For six years, state and federal officials have worked on a sweeping plan that would promote renewable energy development while protecting California’s pristine and largely undisturbed landscapes.
But when the 8,000-page plan was finally released, its proposals prompted as much criticism as they did relief.
Local conservation groups have blasted the Desert Renewable Energy Conservation Plan as the latest, greatest threat to California’s iconic deserts, arguing regulators are trying to open too much undisturbed land to development.
And wind advocates, who might be expected to benefit from the plan, have said it is so restrictive that it will hinder their industry’s potential growth in California.
Not everyone is as critical.
Geothermal advocates see the document as a victory for their industry, but even some of the plan’s strongest supporters have as many questions as they do answers. National environmental groups in particular – while optimistic that the plan strikes a reasonable balance between development and conservation – have wondered whether there will be too great a burden on the desert.
The final plan will impact the future of renewable energy development in eastern Riverside County, around the Salton Sea and in other regions of California. It also has the potential to set new standards for the rest of the country.
“As in many things, California leads the nation when it comes to renewables,” said Helen O’Shea, director of the Natural Resources Defense Council’s Western Renewable Energy Project.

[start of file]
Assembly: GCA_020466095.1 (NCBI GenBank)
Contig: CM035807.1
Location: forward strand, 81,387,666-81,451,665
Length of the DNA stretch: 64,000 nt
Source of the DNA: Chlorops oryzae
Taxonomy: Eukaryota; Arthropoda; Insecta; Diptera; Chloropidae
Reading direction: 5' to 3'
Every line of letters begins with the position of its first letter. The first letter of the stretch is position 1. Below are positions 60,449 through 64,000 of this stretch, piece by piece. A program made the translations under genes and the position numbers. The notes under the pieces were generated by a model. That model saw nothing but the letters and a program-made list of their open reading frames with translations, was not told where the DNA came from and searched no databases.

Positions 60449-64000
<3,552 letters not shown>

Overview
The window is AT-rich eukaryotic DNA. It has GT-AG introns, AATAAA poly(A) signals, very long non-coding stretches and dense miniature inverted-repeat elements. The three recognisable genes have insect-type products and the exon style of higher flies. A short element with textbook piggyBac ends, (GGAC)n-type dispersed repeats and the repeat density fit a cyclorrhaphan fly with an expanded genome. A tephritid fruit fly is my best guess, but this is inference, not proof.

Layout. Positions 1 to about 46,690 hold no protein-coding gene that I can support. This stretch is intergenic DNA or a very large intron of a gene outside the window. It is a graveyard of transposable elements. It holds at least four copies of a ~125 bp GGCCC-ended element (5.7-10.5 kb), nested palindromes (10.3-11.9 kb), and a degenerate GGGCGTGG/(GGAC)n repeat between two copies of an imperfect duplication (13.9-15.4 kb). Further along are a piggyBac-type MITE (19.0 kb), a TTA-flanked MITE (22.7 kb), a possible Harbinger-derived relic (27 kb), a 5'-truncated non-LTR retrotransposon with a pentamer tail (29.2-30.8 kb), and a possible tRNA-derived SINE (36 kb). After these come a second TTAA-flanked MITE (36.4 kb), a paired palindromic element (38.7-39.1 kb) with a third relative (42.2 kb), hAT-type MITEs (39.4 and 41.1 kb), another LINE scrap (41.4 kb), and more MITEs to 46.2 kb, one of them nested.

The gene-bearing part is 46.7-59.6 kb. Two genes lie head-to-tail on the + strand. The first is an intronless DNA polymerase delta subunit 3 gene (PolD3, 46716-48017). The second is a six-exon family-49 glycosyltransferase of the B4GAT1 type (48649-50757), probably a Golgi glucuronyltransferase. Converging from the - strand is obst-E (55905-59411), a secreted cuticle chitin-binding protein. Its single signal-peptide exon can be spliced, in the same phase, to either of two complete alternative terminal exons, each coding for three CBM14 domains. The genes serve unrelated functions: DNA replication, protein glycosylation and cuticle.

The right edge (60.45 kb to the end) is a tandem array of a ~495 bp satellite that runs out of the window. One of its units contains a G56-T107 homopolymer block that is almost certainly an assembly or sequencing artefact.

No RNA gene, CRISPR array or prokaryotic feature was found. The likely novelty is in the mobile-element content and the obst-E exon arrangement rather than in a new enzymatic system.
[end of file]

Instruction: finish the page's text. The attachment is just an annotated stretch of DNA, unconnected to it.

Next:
“In terms of the sheer scale of our market, and what we can accomplish in terms of replacing fossil fuels with renewables, I think we could have a significant impact at a level way beyond our state.”
At its core, the Desert Renewable Energy Conservation Plan seeks to minimize the conflict between renewable energy and conservation by designating some areas for development and some areas for protection.
More specifically, it provides an incentive to build renewable energy projects in “development focus areas,” where regulators have determined there are few if any sensitive environmental resources.
Few areas have more at stake than Southern California, which boasts some of the best solar, wind and geothermal resources in the world.
Still, there remains serious disagreement about how best to divvy up the desert, a fight that will be on full display over the next year as regulators work to finalize the massive document.
The agencies that crafted the plan will hold a series of public meetings over the next month to solicit input. It also was a topic at the Southern California Energy Summit, which kicked off Thursday in Palm Springs.
‘There was so much conflict’
When President Barack Obama pledged at the United Nations last month that America will sharply cut its carbon emissions, he didn’t mention the desert. But even as he spoke, U.S. Interior Secretary Sally Jewell was at a wind farm in north Palm Springs, preparing to announce the Desert Renewable Energy Conservation Plan.
Unprecedented in scope and scale, the plan lays the ground rules for the next quarter-century of solar, wind and geothermal development across 22.5 million acres of California desert.
It’s widely seen as a critical step toward meeting the state’s long-term goal of reducing greenhouse gas emissions 80 percent below 1990 levels by 2050.
Before the event in north Palm Springs, Jewell called the plan’s release “a major milestone” in the effort to fight climate change while preserving the desert.
“This is the first landscape-level illustration of how we can plan our land use holistically,” she said. “There are areas that are perfect to develop and areas that are too ripe to develop. Some of these sites are sacred.”
Renewable energy has long been a priority of the Obama administration, but locating wind, solar and geothermal projects on federal land has proven more difficult than expected.
While the Bureau of Land Management has approved 52 projects on federal over the last five years – more than half of them solar plants – dozens if not hundreds of proposals have been bogged down by financial obstacles, regulatory uncertainty and rigorous environmental reviews.